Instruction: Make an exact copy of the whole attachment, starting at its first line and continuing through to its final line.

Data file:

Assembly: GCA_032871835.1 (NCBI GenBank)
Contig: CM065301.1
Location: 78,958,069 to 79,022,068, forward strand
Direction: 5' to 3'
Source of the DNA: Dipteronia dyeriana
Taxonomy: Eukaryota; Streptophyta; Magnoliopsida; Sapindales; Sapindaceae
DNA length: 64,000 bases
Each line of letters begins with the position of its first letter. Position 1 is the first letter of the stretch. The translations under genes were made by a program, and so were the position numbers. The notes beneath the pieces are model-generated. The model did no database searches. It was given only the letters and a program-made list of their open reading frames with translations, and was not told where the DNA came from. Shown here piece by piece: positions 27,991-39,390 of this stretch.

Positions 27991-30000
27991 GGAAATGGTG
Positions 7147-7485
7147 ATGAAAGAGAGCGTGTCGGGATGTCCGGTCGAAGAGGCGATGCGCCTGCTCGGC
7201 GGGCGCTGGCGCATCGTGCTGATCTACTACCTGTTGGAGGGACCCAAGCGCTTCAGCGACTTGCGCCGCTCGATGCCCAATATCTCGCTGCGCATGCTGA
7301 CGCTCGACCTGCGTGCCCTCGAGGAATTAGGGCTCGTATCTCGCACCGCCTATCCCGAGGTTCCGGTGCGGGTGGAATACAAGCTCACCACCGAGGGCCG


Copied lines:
Assembly: GCA_032871835.1 (NCBI GenBank)
Contig: CM065301.1
Location: 78,958,069 to 79,022,068, forward strand
Direction: 5' to 3'
Source of the DNA: Dipteronia dyeriana
Taxonomy: Eukaryota; Streptophyta; Magnoliopsida; Sapindales; Sapindaceae
DNA length: 64,000 bases
Each line of letters begins with the position of its first letter. Position 1 is the first letter of the stretch. The translations under genes were made by a program, and so were the position numbers. The notes beneath the pieces are model-generated. The model did no database searches. It was given only the letters and a program-made list of their open reading frames with translations, and was not told where the DNA came from. Shown here piece by piece: positions 27,991-39,390 of this stretch.

Positions 27991-30000
27991 GGAAATGGTG
Positions 7147-7485
7147 ATGAAAGAGAGCGTGTCGGGATGTCCGGTCGAAGAGGCGATGCGCCTGCTCGGC
7201 GGGCGCTGGCGCATCGTGCTGATCTACTACCTGTTGGAGGGACCCAAGCGCTTCAGCGACTTGCGCCGCTCGATGCCCAATATCTCGCTGCGCATGCTGA
7301 CGCTCGACCTGCGTGCCCTCGAGGAATTAGGGCTCGTATCTCGCACCGCCTATCCCGAGGTTCCGGTGCGGGTGGAATACAAGCTCACCACCGAGGGCCG